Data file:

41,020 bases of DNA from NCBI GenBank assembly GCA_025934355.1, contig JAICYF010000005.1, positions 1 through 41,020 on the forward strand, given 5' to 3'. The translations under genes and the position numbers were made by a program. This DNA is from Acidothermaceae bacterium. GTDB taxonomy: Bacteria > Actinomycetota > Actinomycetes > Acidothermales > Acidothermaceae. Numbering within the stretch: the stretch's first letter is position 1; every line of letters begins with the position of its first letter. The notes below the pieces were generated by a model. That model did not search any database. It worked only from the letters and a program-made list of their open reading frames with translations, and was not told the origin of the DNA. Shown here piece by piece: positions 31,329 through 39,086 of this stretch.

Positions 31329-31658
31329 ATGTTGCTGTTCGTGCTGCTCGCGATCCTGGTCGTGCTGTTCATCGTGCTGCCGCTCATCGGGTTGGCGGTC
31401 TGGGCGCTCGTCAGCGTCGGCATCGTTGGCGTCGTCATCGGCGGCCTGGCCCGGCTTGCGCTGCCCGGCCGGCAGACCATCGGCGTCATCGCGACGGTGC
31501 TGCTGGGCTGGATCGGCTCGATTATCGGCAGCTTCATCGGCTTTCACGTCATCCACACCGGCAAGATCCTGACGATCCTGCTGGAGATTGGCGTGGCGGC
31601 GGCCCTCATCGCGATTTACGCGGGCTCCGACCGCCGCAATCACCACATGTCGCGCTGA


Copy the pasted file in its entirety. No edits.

41,020 bases of DNA from NCBI GenBank assembly GCA_025934355.1, contig JAICYF010000005.1, positions 1 through 41,020 on the forward strand, given 5' to 3'. The translations under genes and the position numbers were made by a program. This DNA is from Acidothermaceae bacterium. GTDB taxonomy: Bacteria > Actinomycetota > Actinomycetes > Acidothermales > Acidothermaceae. Numbering within the stretch: the stretch's first letter is position 1; every line of letters begins with the position of its first letter. The notes below the pieces were generated by a model. That model did not search any database. It worked only from the letters and a program-made list of their open reading frames with translations, and was not told the origin of the DNA. Shown here piece by piece: positions 31,329 through 39,086 of this stretch.

Positions 31329-31658
31329 ATGTTGCTGTTCGTGCTGCTCGCGATCCTGGTCGTGCTGTTCATCGTGCTGCCGCTCATCGGGTTGGCGGTC
31401 TGGGCGCTCGTCAGCGTCGGCATCGTTGGCGTCGTCATCGGCGGCCTGGCCCGGCTTGCGCTGCCCGGCCGGCAGACCATCGGCGTCATCGCGACGGTGC
31501 TGCTGGGCTGGATCGGCTCGATTATCGGCAGCTTCATCGGCTTTCACGTCATCCACACCGGCAAGATCCTGACGATCCTGCTGGAGATTGGCGTGGCGGC
31601 GGCCCTCATCGCGATTTACGCGGGCTCCGACCGCCGCAATCACCACATGTCGCGCTGA